I have said it before that Jason Aaron has the ability to write in various distinct styles. This issue is no different as it is comedic and fun, a pleasant refreshment break from the AvX crossover show. It’s a mammoth task to create side plots to a huge crossover storyline however a few titles this month have been allowed to focus on non-continuity, relationship based or light-hearted issues. This issue is drawn by Michael Allred who is renowned for his classic pop art style and is the creator of Madmen comics. He drew X-Factor in 2001 and its evolution into X-statix where a character called Doop made his first appearance. Doop is a green floating blob seen in the background of the school who speaks a language of his own and has a power set that appears to expand on a daily basis. The issue focuses on who he is and what he does for the school and I think it is great that Allred was brought in for this issue.

Jason Aaron takes a break from his word heavy dialogue on this book and allows quick fire comedic scenes to display the story. The first few pages involve Wolverine, pleading to Doop to join the school, to build the suspense of what he actually can do. There are moments of comedy as Doop gives Wolverine tasks to perform as bribery, including doing a dramatic performance dressed as Cyclops and stabbing himself in the face with his claws! This is the level of outrageousness the book brings and continues as it proceeds to show the many characteristics of Doop. Allred’s art suits this level of humour perfectly as he draws the blob’s exaggerated contorted body shape and facial expressions excellently. His old school style of comic art lends itself to short contained amusing scenes demonstrated by Doop’s antics with Howard the Duck, Sabretooth and the league of Nazi bowlers! He also appears to be a pliable and willing sex toy to all sexes, species and deviants! With art as good as this there is almost no need for any dialogue at all.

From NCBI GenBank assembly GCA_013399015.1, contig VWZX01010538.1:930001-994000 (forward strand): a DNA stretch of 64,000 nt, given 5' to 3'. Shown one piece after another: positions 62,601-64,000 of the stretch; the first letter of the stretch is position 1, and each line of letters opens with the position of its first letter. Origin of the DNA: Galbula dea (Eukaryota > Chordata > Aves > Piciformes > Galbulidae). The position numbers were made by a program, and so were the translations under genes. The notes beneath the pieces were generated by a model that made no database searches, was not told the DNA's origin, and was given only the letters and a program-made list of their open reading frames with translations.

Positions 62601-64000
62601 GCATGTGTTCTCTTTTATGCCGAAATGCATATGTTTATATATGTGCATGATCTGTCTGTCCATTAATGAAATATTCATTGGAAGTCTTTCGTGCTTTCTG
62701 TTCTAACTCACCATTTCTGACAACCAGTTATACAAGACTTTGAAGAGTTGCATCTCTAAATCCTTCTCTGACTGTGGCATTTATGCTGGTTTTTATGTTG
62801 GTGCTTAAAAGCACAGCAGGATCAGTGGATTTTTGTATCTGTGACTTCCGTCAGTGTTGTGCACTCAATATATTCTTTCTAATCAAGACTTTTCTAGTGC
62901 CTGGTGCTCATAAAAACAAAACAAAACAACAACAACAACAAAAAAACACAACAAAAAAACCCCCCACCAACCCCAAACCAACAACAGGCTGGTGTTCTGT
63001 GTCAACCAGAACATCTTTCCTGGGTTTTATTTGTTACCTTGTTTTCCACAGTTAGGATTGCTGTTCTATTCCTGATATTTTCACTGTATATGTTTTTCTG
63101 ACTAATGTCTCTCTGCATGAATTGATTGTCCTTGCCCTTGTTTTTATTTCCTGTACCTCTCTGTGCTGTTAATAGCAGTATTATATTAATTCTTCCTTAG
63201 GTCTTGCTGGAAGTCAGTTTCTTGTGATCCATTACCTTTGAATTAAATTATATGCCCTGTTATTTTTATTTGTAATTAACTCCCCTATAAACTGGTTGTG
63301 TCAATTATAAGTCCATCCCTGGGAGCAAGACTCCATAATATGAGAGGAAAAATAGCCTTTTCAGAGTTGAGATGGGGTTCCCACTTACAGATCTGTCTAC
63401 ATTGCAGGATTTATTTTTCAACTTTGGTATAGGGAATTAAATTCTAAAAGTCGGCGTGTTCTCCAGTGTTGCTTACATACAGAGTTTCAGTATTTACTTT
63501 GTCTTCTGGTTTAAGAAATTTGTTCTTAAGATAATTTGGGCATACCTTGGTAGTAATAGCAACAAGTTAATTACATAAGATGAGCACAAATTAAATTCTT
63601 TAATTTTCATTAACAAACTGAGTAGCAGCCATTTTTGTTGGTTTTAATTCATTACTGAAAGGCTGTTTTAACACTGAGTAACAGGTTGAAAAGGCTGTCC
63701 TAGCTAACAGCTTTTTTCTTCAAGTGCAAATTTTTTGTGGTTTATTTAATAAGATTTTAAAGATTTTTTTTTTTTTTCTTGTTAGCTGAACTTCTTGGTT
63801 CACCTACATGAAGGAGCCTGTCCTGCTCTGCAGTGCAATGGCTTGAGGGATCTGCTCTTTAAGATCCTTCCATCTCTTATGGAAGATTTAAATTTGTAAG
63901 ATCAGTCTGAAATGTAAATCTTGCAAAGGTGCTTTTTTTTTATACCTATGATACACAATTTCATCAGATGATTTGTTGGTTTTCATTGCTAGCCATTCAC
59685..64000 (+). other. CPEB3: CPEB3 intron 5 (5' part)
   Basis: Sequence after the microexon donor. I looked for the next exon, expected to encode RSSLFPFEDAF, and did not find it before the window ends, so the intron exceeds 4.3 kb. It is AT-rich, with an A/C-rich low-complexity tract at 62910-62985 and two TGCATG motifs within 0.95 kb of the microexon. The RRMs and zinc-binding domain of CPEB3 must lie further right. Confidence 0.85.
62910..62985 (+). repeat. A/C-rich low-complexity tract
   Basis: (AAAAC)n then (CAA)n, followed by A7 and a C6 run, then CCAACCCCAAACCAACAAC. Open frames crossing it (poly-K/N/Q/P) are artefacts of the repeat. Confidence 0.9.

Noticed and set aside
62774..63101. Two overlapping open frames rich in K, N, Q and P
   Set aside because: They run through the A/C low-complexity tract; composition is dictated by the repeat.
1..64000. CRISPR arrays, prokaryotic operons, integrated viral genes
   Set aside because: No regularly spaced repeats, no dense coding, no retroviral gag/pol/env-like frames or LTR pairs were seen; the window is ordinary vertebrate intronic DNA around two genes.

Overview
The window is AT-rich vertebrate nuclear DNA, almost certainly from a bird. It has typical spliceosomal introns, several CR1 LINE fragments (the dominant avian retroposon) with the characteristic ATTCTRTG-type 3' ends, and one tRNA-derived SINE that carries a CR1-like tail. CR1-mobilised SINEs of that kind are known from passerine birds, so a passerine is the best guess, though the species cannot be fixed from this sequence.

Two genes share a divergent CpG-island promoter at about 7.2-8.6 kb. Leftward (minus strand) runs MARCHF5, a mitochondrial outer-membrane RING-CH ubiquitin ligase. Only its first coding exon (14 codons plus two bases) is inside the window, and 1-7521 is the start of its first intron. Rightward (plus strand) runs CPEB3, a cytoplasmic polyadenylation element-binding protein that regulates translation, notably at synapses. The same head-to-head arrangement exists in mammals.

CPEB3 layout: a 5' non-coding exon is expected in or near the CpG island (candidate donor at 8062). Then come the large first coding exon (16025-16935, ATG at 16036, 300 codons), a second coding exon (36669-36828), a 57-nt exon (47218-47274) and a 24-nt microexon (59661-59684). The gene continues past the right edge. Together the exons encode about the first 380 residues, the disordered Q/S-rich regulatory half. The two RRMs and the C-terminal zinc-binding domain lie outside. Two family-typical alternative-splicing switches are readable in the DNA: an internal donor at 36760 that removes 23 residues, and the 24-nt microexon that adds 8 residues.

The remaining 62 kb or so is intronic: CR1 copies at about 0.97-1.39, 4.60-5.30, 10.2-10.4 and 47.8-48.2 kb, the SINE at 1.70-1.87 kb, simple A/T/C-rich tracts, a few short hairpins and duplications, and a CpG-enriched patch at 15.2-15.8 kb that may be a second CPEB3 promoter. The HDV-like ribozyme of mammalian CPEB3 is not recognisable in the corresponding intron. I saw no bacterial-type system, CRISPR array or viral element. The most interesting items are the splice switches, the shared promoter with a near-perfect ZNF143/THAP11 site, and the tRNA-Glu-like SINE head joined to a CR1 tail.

How do you begin to describe a character like Doop? Well he looks like Slimer from Ghostbusters and seems to be able to withstand extreme levels of abuse in all forms. He is a lone alien with a sense of humour, an alcohol problem, a large set of perversions and is unable to say no to people. The book spends a few pages questioning what Doop can do coupled with Wolverine being very cagey to explain why he was hired. The teachers that question Doop are then involved in demonstrating his function, making no sense as to why they were asking questions in the first place. It frustrates me a little as the direction of the book sways but I feel I am being over-analytical as the main theme of the book is comedy. This has been achieved successfully with the variety of ridiculous Doop scenarios and excellent artwork of Michael Allred. At the end of the book you are left feeling affection for this strange creature as he is left spent trying to protect the school, fight adversaries, be experimented upon and used for all nature of leisure activities. What a…..blob?!

“Don’t mess with Doop and the Duck” 8.5/10

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